Agencies need to provide their responses by Monday, which need to include estimates about what would happen if funding is halted for a week, or longer.

Preparing for a budget stalemate is a lot different from how the state prepares for other emergencies, state budget director Lee Roberts wrote in the July 14 memorandum.

“For a budget contingency plan, we must instead identify the minimum functions and services that must be performed for immediate response to issues of public lives or safety, or to avoid catastrophic loss of state property, and the associated personnel required to carry out these tasks,” Roberts wrote in the memorandum. “This includes the number of personnel required to perform these functions at the critical level, as well as administrative staff that support those critical functions.”

He takes care to point out that the chance of government shutdown because of the current budget negotiations is unlikely, and his request is intended to make sure a contingency plan is available in case things fall apart on the federal or state level.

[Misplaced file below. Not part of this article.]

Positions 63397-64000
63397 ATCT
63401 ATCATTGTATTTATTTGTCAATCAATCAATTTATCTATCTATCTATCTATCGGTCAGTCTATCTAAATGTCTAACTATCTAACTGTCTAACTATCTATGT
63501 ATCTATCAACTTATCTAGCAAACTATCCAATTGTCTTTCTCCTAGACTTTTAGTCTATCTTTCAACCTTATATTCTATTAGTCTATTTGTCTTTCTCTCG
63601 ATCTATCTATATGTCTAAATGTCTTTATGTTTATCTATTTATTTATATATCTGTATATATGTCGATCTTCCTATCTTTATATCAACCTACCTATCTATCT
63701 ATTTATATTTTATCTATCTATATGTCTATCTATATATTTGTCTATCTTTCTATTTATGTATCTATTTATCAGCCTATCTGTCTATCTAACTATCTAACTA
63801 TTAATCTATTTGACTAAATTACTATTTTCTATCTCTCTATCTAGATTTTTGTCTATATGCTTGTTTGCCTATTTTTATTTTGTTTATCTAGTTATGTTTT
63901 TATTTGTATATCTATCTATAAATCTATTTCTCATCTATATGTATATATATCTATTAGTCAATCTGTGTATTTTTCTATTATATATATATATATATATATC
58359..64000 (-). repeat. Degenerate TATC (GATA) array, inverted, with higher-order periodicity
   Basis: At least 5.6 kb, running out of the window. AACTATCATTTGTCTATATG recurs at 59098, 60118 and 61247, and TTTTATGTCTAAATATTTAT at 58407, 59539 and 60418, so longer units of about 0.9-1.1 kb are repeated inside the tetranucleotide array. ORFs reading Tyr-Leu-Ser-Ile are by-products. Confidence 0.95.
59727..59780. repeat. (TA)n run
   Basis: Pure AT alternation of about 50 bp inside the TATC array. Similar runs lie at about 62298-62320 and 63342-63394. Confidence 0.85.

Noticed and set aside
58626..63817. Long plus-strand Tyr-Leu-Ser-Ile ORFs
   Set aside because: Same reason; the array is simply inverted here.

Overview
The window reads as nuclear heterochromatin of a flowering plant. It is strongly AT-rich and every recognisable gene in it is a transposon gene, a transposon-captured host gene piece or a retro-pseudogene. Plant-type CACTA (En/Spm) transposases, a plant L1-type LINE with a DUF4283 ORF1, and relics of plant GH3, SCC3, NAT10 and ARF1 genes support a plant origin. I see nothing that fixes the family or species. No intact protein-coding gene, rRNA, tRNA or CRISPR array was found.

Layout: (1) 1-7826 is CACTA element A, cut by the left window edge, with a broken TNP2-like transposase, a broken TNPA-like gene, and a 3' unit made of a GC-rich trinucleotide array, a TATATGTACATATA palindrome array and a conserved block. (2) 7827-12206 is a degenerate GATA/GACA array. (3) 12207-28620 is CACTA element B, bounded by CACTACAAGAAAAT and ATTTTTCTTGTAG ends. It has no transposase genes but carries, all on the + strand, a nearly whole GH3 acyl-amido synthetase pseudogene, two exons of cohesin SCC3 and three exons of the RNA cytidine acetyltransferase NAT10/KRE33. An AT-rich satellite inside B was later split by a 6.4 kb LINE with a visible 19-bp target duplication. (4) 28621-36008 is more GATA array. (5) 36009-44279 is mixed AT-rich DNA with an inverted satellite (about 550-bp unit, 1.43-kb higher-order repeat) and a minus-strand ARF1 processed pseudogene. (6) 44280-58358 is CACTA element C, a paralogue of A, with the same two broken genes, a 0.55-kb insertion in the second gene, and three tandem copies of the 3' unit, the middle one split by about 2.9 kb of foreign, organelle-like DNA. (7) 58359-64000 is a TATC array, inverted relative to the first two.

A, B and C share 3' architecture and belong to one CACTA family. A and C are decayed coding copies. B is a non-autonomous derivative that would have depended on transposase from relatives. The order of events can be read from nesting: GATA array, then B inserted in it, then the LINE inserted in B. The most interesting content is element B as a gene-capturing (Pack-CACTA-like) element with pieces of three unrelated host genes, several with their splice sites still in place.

But it’s certainly not an unprecedented scenario, as North Carolinians found out in 2013 when the federal government stopped running.

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Graffiti on Confederate Women's Monument in downtown Raleigh (photo by Sarah Ovaska-Few).

Graffiti on Confederate Women’s Monument in downtown Raleigh (photo by Sarah Ovaska-Few).

The words “Black Lives Matter” were spray-painted on a Confederate monument on the State Capitol grounds overnight,

The Confederate Women’s Monument is downtown Raleigh is one of two Confederate monuments on the capitol grounds in downtown Raleigh, where Gov. Pat McCrory has his office.

Workers had begun trying to remove the “Black Lives Matter” graffiti off of the monument Tuesday morning.

Tuesday’s actions comes as the state House of Representatives will finish debating a bill today that would make it more difficult for local communities to remove Confederate monuments from public property. Any removals would have to be approved by the state legislature.

McCrory has also said he wants the legislature to pass a law preventing the distribution of “Sons of Confederate Veterans” state license plates adorned with the Confederate battle flag. Republican state Sen. Phil Berger has said McCrory has the power to stop issuing the plates on his own, and does not need the legislature’s permission.